Urochloa arrecta in the Guaraguaçu River (Brazil)
U. arrecta is an invasive aquatic grass which in the last years produced mass developments in several water bodies in South Brazil. One of these is the River Guaraguaçu, a tidal river. The plant biomass affects the use of the river for navigation, jeopardizes environmental quality for tourism and fisheries, and probably affects the diversity of native species.
The River Guaraguaçu is in LAGAMAR, a key region for biodiversity conservation in South Brazil harbouring several endangered species. The river is subject to anthropogenic pollution, climate change, and other invasive species such as catfish which may benefit from the dense U. arrecta beds. Management of U. arrecta has not yet started, but is under discussion.
The stakeholder involved in this case study is the Instituto Ambiental do Paraná, the environmental agency responsible for managing the area.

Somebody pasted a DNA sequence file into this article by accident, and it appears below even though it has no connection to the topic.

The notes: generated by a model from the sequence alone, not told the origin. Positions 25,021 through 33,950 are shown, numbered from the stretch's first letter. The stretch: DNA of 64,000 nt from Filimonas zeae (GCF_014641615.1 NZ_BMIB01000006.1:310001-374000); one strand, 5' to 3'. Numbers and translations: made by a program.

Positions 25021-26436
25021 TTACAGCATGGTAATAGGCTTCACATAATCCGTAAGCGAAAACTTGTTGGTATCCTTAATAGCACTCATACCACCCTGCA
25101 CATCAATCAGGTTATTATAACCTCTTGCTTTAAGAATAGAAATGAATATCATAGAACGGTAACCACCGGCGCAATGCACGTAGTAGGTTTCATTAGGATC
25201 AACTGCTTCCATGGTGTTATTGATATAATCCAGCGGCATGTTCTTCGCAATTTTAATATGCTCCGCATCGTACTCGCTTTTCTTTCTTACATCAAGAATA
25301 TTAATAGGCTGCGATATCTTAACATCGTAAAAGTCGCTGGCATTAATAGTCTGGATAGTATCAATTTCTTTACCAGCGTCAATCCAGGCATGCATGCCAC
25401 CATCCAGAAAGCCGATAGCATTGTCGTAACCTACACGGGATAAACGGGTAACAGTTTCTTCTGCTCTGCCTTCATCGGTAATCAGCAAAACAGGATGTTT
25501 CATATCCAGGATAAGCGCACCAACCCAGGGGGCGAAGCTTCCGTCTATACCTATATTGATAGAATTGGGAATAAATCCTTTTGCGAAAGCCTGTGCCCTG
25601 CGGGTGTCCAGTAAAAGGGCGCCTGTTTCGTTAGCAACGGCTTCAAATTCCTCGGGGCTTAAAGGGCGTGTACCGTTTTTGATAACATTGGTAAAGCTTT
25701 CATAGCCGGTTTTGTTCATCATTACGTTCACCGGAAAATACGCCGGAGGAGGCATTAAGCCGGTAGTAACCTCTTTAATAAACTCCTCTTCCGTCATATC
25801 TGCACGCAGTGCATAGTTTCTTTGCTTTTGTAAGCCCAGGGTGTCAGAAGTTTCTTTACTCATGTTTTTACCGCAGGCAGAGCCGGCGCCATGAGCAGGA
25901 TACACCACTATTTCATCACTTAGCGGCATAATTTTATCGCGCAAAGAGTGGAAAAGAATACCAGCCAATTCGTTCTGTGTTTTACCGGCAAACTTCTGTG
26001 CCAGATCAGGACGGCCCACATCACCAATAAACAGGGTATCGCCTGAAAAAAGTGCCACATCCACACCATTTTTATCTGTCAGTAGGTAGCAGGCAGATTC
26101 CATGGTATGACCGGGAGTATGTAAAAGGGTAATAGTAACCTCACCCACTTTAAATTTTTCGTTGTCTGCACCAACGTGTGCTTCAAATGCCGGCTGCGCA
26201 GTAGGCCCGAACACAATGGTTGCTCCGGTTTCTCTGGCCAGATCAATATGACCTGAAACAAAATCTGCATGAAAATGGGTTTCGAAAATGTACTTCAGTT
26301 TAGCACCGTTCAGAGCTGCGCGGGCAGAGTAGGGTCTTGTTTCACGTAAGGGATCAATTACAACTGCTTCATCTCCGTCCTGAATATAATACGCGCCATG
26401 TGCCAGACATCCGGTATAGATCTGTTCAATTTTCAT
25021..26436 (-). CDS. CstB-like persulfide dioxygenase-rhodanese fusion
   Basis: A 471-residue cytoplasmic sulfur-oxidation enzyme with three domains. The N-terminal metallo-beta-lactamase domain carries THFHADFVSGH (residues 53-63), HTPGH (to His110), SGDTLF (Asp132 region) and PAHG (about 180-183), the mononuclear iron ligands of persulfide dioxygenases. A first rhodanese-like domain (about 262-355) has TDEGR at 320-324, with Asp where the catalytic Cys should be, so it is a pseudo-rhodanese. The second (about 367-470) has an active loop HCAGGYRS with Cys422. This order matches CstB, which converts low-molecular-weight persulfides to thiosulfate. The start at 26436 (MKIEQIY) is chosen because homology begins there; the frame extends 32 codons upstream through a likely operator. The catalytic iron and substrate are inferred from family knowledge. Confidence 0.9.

Dense U. arrecta in Guaraguaçu River. Top left: the dense U. arrecta bed that will likely be managed in the project; Top right: the bed that will be monitored as the control. Bottom left: Again, the likely area for management, also showing the underwater dense necromass, which helps colonization of this emergent species in deep areas. Bottom right: perspective of beds colonizing the inner part of river curves, where flow is low and colonization is facilitated. Photos taken by Andre A. Padial from 2015 to 2019.